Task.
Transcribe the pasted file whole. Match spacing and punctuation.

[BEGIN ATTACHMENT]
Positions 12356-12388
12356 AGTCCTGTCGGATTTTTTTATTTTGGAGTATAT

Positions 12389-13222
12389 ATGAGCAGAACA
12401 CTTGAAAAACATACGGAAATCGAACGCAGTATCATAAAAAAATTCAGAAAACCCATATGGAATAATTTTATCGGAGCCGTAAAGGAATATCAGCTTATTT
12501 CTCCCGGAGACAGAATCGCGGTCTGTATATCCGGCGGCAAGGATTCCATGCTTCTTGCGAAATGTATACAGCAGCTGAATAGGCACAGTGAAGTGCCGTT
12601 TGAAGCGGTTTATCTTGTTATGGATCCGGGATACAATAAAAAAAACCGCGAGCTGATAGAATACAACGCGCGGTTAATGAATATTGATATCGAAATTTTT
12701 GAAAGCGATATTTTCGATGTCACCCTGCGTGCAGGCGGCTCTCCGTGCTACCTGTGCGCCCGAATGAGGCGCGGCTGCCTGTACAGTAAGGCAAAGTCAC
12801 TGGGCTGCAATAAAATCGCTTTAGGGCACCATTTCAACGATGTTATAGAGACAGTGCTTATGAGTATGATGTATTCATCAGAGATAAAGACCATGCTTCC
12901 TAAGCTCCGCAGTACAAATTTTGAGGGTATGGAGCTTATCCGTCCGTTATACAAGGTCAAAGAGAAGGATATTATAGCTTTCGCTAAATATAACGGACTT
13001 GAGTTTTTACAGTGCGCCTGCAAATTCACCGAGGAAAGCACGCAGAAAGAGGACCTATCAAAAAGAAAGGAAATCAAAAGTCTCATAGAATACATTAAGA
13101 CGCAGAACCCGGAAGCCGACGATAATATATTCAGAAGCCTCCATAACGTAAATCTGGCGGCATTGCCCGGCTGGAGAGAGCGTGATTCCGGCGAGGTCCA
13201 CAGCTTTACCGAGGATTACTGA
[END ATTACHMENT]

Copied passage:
Positions 12356-12388
12356 AGTCCTGTCGGATTTTTTTATTTTGGAGTATAT

Positions 12389-13222
12389 ATGAGCAGAACA
12401 CTTGAAAAACATACGGAAATCGAACGCAGTATCATAAAAAAATTCAGAAAACCCATATGGAATAATTTTATCGGAGCCGTAAAGGAATATCAGCTTATTT
12501 CTCCCGGAGACAGAATCGCGGTCTGTATATCCGGCGGCAAGGATTCCATGCTTCTTGCGAAATGTATACAGCAGCTGAATAGGCACAGTGAAGTGCCGTT
12601 TGAAGCGGTTTATCTTGTTATGGATCCGGGATACAATAAAAAAAACCGCGAGCTGATAGAATACAACGCGCGGTTAATGAATATTGATATCGAAATTTTT
12701 GAAAGCGATATTTTCGATGTCACCCTGCGTGCAGGCGGCTCTCCGTGCTACCTGTGCGCCCGAATGAGGCGCGGCTGCCTGTACAGTAAGGCAAAGTCAC
12801 TGGGCTGCAATAAAATCGCTTTAGGGCACCATTTCAACGATGTTATAGAGACAGTGCTTATGAGTATGATGTATTCATCAGAGATAAAGACCATGCTTCC
12901 TAAGCTCCGCAGTACAAATTTTGAGGGTATGGAGCTTATCCGTCCGTTATACAAGGTCAAAGAGAAGGATATTATAGCTTTCGCTAAATATAACGGACTT
13001 GAGTTTTTACAGTGCGCCTGCAAATTCACCGAGGAAAGCACGCAGAAAGAGGACCTATCAAAAAGAAAGGAAATCAAAAGTCTCATAGAATACATTAAGA
13101 CGCAGAACCCGGAAGCCGACGATAATATATTCAGAAGCCTCCATAACGTAAATCTGGCGGCATTGCCCGGCTGGAGAGAGCGTGATTCCGGCGAGGTCCA
13201 CAGCTTTACCGAGGATTACTGA